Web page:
Supreme Court Justice Clarence Thomas has, over the last two days, wasted no opportunity to weigh in on landmark cases he believes were wrongly decided.
On Wednesday, Thomas tore into a landmark case, and former colleague Anthony Kennedy by extension. The case? Obergefell v. Hodges. Then–Supreme Court Justice Kennedy delivered that opinion for the court, siding with Justices Ruth Bader Ginsburg, Stephen Breyer, Sonya Sotomayor, and Elena Kagan in a 5-4 decision holding that same-sex couples’ right to marry is a fundamental right guaranteed by the Fourteenth Amendment.
Thomas, in an opinion on the civil asset forfeiture/excessive fines case Timbs v. Indiana, concurred with his fellow justices in the judgment, but not the road taken to get to it on Wednesday.
“I agree with the Court that the Fourteenth Amendment makes the Eighth Amendment’s prohibition on excessive fines fully applicable to the States. But I cannot agree with the route the Court takes to reach this conclusion,” he wrote.
Thomas then launched into a historical overview on fines, even referencing the Stuart dynasty, the Glorious Revolution, and how “other examples of excessive fines from the historical record informed the Nation’s consideration of the Fourteenth Amendment.”
All of this was to say a) that the “right against excessive fines traces its lineage back in English law nearly a millennium, and from the founding of our country” and b) that the “present case illustrates the incongruity of the Court’s due process approach to incorporating fundamental rights against the States.”
It did not take Thomas long to find two examples of the “incongruity” he sees, and both of them happen to be decisions Anthony Kennedy proved to be a face of: Obergefell and Planned Parenthood v. Casey.
Casey held that “matters,” such as abortion, “involving the most intimate and personal choices a person may make in a lifetime, choices central to personal dignity and autonomy, are central to the liberty protected by the Fourteenth Amendment.” Thomas cited Obergefell, which included as fundamental rights “rights that allow persons, within a lawful realm, to define and express their identity.” Thomas that the “fundamental” rights have at this point been interpreted “so broadly as to border on meaningless.”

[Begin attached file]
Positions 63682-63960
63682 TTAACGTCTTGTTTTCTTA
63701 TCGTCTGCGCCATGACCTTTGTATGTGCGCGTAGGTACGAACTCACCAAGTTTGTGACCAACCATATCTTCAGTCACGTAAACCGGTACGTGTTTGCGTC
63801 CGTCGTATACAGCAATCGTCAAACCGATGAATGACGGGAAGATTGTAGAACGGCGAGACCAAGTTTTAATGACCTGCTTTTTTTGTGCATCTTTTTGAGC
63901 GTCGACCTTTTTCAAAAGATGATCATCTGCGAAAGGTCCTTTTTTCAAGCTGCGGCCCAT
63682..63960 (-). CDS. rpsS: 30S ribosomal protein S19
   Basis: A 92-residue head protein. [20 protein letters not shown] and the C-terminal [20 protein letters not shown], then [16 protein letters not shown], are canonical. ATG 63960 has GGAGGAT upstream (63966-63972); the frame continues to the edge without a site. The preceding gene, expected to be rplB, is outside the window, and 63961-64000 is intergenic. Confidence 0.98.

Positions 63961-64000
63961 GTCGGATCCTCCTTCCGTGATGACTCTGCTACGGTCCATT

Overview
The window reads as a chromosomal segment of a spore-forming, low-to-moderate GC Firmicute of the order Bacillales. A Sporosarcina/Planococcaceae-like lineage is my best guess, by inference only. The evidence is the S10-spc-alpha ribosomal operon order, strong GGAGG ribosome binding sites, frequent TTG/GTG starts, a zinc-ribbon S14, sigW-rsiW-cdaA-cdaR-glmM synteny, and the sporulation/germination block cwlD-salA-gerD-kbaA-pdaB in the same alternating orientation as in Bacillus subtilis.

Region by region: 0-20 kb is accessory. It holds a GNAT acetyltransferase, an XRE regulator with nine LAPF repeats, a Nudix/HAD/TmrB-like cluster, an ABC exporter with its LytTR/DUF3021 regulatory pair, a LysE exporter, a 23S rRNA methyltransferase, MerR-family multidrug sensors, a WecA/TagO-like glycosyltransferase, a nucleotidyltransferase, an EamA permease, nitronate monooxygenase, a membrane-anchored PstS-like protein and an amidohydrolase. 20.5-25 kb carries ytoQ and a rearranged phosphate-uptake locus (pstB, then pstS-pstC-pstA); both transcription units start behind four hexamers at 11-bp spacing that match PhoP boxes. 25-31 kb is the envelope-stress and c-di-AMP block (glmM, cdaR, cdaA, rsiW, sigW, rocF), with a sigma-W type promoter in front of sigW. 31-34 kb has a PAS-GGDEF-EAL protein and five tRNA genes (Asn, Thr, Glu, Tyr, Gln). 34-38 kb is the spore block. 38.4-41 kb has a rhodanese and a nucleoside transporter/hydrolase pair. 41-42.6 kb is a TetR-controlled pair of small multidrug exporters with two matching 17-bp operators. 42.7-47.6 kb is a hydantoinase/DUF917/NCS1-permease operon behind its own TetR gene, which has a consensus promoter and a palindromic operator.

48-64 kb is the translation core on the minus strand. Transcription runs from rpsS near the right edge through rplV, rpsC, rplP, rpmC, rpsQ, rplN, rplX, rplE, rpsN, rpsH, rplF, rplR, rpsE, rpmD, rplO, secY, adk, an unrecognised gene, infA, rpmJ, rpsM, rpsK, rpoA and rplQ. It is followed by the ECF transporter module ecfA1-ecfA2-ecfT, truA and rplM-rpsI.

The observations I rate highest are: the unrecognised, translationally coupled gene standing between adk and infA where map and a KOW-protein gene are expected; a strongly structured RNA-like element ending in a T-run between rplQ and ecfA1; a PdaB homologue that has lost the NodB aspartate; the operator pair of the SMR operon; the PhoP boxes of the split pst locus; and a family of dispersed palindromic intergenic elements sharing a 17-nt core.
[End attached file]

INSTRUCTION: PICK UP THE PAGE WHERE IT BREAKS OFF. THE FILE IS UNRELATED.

The Court ordinarily says, as it does today, that the Clause protects rights that are “fundamental.” Sometimes that means rights that are “‘deeply rooted in this Nation’s history and tradition.’” [some citations removed]. Other times, when that formulation proves too restrictive, the Court defines the universe of ‘fundamental’ rights so broadly as to border on meaningless. See, e.g., Obergefell v. Hodges, 576 U. S. ___, ___–___ (2015) (slip op., at 1–2) (“rights that allow persons, within a lawful realm, to define and express their identity”); Planned Parenthood of Southeastern Pa. v. Casey, 505 U. S. 833, 851 (1992) (“At the heart of liberty is the right to define one’s own concept of existence, of meaning, of the universe, and of the mystery of human life”).
This comes after Thomas’ suggestion on Tuesday that SCOTUS should, when the appropriate times comes, consider reevaluating its jurisprudence on defamation law — namely, whether there should be an “actual malice” standard as decided in the landmark case New York Times v. Sullivan in 1964. Law&Crime explained what that was all about here.
[Image via Chip Somodevilla/Getty Images]
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